Once, I was on the beach in a little town near Seattle. There was a storm. I remember not being able to see through the rain, which came down in such a way as to make the whole area seem unreal. The sand gave way under my right foot. I stumbled, but the ground kept pulling until I was in up to my knee, other leg folded under me at an awkward angle. There was nothing to hold on to, just wet sand that clumped under my grasping fingers. My father stood somewhere nearby, but for some reason he couldn't help me.
I have an easily aroused sympathetic nervous system. In modern life it isn't of much use, and serves to make me a panicky little creature that gets big shots of adrenaline for things like old ladies yelling at me and epic battles in video games. In situations like being eaten by the earth it sure comes in handy, though, because all I remember is howling and dragging myself free somehow even though it seemed impossible.
Revising this novel has been just like that, except its taking me months to free myself from the sand.
Revision is always work, of course. But this is something else.
I have a gift for assessing others, but I am completely obtuse about my own shit embarrassingly often. It took Vivien to make me understand.
When I started writing this book, my life was crumbling around me. I kept trying to grasp it, the same way I tried to cling to that sand, hoping for enough stability that I could at least not get further buried.
At some point, I stopped hoping I could drag myself out.
I won't bore you with the messy details but suffice to say that love is a fucking battlefield. And it's a particularly gory one when there's three of you and you never know where your rent is coming from or whether you can eat, let alone whether you can feed your pets, and everyone in the house has issues and mental illnesses they haven't properly dealt with. It takes fallen soldiers on that battlefield a long, long time to die.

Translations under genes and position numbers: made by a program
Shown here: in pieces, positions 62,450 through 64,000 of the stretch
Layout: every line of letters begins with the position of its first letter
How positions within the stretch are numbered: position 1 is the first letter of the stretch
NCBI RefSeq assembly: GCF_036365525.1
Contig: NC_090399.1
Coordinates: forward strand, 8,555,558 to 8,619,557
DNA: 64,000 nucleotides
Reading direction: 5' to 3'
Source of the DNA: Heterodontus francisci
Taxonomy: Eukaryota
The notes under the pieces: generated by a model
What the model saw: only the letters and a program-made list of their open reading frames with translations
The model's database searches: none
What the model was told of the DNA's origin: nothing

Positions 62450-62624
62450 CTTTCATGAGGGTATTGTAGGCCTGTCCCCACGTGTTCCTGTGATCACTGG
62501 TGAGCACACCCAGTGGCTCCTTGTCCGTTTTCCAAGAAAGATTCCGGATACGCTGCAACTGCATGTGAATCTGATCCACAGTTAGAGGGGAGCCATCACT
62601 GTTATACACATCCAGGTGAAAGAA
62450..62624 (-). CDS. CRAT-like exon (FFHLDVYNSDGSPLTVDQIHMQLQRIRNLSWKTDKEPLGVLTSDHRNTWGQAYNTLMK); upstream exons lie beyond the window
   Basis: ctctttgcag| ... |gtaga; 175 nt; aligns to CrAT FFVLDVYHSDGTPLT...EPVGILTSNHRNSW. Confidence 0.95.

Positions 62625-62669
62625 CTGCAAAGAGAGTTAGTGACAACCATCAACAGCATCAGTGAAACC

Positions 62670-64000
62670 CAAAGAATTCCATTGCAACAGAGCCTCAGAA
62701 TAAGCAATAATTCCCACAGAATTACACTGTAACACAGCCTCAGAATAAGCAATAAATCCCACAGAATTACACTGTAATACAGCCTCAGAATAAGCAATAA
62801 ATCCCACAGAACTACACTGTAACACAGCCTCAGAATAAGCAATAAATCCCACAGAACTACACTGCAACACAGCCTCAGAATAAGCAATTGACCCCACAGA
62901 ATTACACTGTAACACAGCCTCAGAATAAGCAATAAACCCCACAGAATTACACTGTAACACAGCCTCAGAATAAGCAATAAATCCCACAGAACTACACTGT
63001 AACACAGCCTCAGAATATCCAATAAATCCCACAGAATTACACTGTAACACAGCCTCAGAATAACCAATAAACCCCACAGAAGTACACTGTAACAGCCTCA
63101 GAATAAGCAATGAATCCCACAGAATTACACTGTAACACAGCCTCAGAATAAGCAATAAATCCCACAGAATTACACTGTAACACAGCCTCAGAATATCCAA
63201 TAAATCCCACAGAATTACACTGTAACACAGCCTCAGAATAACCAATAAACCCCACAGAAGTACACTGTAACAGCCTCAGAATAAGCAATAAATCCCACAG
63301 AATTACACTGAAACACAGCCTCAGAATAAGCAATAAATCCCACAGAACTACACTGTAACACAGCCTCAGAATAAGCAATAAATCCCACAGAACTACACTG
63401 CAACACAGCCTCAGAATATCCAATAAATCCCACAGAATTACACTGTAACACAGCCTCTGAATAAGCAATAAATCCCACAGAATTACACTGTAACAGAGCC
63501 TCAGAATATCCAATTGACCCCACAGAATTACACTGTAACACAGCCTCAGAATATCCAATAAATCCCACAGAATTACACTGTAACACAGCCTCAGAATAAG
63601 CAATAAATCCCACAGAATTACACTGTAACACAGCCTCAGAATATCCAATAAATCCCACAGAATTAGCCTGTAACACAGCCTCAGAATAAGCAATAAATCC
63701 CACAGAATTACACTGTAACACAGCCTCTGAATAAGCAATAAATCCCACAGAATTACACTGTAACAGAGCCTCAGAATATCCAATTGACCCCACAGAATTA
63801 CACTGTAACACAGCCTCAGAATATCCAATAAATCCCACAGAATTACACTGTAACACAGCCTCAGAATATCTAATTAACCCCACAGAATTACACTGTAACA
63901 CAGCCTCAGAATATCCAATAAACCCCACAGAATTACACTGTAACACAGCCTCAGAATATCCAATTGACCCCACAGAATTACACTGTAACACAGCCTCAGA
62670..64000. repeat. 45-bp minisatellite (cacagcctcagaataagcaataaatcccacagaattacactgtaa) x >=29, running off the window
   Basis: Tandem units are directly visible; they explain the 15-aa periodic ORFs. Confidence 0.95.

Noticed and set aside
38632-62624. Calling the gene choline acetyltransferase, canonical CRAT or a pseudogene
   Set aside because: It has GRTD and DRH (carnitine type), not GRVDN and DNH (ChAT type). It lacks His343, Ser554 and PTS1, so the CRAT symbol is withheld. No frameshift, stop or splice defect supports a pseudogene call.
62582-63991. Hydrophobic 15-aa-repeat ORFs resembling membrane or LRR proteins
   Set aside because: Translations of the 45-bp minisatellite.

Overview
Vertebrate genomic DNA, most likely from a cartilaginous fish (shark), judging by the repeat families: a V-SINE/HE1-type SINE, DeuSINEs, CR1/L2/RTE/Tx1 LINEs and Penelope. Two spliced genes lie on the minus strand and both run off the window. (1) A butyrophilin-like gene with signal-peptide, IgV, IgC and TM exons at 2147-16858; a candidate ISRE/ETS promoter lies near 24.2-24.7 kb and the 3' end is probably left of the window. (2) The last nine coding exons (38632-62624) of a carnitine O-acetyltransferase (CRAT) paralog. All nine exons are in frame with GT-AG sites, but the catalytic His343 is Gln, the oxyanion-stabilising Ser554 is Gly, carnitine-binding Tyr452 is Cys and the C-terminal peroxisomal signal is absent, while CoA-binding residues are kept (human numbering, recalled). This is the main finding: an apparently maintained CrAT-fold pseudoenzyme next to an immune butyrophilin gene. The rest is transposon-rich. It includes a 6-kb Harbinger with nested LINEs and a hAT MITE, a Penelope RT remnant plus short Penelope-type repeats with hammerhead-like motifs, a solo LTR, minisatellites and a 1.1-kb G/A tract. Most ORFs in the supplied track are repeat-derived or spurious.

The book was my escape. It made me feel like I had a purpose. Most of my major relationships were just so much sand. I had been unemployed for years. I put on twenty pounds. But when I wrote that piece of shit first draft, it didn't matter. I had a world that I had made, and I called the shots, and I had something to say that maybe mattered, just a little.
I believe in this story. It's good. There was a lot worth saving. But the revision hurts. Sometimes it's fucking agony. It took Vivien to remind me that when I wrote it I was standing in the middle of a storm. So much of my pain and longing went in to that thing. (don't worry. you don't have to read my embarrassing therapy if you pick up the book. I'm way cooler than that the second time around.) So of course, every time I picked it up that good old fight or flight response kicked in.
There's a phenomenon in psychology, where one forgets the link between a trigger and anxiety. I might get nervous every time I hear a seagull, but I might forget it is because there was one wheeling over my head the time the beach tried to eat me alive. And so it is with the book, where I'd forgotten that whenever I started to talk about these people I had created, it was because it felt like nothing else around me had any permanency.
That whole year, I listened to Neko Case more than anything else. Her music still makes me feel like I'm back in Bellingham, walking to the coffee shop. It was always playing in my headphones. So much of it, too, was connected to that longing, that pain. Armed with this knowledge of triggers and their links, I put on that same music and sat down to revise.
When that worked, I visited Bellingham. I put those albums on and sat on the same couch, in the same coffee shop, where I wrote the first draft. It helped.
During that visit, one of my friends asked what I wanted to get out of visiting. I didn't really know how to answer. Friends? Food? Coffee?
Everybody's talking to me
But they just can't explain
Disappeared from all the pages
And nothing seems the same
Neko Case, We've Never Met